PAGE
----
Euro bonds in demand: a gamechanger for Europe?
The EU Commission has issued its first bond to finance its 750-billion-euro Covid recovery fund. Demand was huge: the bonds attracted around 142 biollion euros in orders - more than seven times the amount that could be issued (20 billion). An important milestone, commentators find.
The seed is quietly growing
The bonds are a first step towards Eurobonds, Avvenire comments jubilantly:
“As always, the forest that grows makes less noise than the single tree that falls. ... On Tuesday, Europe 'planted' almost without a sound - in stark contrast to how thunderous the debate over the idea of mutualising anti-Covid debt was in spring 2020 - the first bond of the Next Generation EU, the joint programme for restructuring the EU's economy and making it sustainable. ... Technically, they can't be called Eurobonds, but if we delete the 'almost' that can be put in front of them so as not to scare off the 'hawks' of the North too much, these new debt issues come very close to the idea of permanent securities guaranteed by the member states' budgets.”
Hopes for a quantum leap
The recovery fund may give the European project a fresh boost, the Wiener Zeitung believes:
“If this time, with the help of this instrument, the pan-European flywheel mass made up of its market power, innovative strength and production power is finally also given economic momentum, the EU would have hard facts to prove its own value to the world and above all to its ever-doubting members. ... Although the euro has created the prerequisite for benefiting from the world's largest single market, a financial and investment policy that is at least coordinated is still lacking if the potential of the common currency is to be fully realised. ... The recovery fund carries the hope of a quantum leap - with the jointly financed billions for climate protection and digitalisation as levers.”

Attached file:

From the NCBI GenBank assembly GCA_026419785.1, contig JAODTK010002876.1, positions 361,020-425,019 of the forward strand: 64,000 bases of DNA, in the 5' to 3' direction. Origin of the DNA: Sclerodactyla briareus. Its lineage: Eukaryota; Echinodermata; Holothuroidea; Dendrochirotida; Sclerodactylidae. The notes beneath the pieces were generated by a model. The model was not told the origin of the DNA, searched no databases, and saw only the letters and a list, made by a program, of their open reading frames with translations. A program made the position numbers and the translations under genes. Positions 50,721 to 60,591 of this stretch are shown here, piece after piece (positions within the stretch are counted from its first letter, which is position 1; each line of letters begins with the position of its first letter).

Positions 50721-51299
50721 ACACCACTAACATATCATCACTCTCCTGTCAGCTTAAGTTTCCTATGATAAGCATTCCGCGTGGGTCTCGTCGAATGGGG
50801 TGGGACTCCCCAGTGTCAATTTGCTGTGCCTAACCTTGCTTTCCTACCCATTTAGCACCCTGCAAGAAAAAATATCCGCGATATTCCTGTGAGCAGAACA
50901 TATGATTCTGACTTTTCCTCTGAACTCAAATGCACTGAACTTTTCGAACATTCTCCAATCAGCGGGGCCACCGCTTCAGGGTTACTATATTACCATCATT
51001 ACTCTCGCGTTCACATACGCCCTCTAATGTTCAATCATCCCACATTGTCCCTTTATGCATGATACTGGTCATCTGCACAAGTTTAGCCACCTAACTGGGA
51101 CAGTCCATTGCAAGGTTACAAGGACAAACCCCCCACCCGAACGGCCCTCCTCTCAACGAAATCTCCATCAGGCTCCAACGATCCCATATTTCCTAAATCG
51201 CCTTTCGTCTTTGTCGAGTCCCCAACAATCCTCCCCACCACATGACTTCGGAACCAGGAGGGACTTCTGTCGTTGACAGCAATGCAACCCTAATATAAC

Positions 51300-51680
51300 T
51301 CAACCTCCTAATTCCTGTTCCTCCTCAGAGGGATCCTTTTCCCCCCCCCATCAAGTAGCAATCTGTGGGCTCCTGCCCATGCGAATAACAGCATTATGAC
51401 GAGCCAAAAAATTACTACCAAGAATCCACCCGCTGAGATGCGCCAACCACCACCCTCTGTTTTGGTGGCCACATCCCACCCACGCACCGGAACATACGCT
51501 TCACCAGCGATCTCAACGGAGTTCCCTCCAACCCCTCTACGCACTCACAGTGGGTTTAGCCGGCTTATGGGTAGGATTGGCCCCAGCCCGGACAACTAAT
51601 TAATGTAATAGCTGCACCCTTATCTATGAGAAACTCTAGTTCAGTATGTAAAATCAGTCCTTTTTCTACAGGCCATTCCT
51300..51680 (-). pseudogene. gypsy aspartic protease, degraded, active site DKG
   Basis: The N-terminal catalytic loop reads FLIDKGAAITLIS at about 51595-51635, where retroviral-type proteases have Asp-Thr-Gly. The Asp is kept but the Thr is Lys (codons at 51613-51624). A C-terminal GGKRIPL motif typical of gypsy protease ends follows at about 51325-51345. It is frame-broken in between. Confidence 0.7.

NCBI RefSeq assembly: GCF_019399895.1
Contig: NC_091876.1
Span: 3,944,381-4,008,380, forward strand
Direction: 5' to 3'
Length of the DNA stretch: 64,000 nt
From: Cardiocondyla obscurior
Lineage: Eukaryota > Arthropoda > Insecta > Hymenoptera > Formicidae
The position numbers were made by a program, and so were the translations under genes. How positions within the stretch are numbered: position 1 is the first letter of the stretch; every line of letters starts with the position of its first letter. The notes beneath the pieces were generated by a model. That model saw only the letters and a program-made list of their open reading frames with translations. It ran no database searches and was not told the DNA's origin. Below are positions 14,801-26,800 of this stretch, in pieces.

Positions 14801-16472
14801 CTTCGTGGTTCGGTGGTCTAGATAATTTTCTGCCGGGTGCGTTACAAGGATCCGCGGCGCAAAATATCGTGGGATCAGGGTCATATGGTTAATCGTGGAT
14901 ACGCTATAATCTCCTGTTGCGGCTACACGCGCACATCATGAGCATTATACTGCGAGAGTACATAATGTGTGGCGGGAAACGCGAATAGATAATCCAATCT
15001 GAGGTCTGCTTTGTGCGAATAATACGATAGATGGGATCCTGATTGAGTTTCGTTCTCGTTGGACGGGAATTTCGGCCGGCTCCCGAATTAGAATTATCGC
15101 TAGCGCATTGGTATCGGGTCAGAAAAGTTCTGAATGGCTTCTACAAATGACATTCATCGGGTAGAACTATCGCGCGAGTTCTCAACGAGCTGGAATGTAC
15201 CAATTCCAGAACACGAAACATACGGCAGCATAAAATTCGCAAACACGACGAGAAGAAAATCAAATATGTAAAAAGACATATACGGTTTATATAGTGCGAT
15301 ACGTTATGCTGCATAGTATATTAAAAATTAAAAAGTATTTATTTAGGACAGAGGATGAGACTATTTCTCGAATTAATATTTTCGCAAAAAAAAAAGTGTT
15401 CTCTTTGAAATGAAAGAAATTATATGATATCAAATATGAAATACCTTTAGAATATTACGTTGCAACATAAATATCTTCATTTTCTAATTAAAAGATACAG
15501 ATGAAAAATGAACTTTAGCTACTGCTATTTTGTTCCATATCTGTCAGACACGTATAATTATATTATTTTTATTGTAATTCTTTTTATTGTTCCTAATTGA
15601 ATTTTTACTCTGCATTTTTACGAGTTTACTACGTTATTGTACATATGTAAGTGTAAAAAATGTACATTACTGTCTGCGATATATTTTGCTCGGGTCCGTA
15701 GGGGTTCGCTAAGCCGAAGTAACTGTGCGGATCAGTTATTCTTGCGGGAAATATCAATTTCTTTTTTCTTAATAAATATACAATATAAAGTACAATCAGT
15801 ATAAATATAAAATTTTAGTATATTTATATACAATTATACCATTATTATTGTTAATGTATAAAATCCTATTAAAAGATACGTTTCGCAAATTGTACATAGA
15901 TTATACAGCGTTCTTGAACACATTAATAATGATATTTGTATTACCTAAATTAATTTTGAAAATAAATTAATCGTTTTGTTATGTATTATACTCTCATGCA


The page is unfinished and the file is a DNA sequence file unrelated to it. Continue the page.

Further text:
No such thing as a free lunch
Greece will receive 30.5 billion euros from the Covid recovery fund over the next six years. Prime Minister Kyriakos Mitsotakis has evoked the "end of the pandemic-related turbulence and the start of a new era". Naftemporiki warns against euphoria:
“The euros are welcome. What patient who has been intubated for more than a decade [since the financial crisis] doesn't want to see light at the end of the tunnel? ... We are being given nothing more than the option to borrow funds under restrictive conditions and strict criteria. Oh, and not everything is free: of the 30.5 billion euros, 12.7 billion euros are loans under the Recovery and Resilience Facility (RRF), and the investments to be made may be lost along the way.”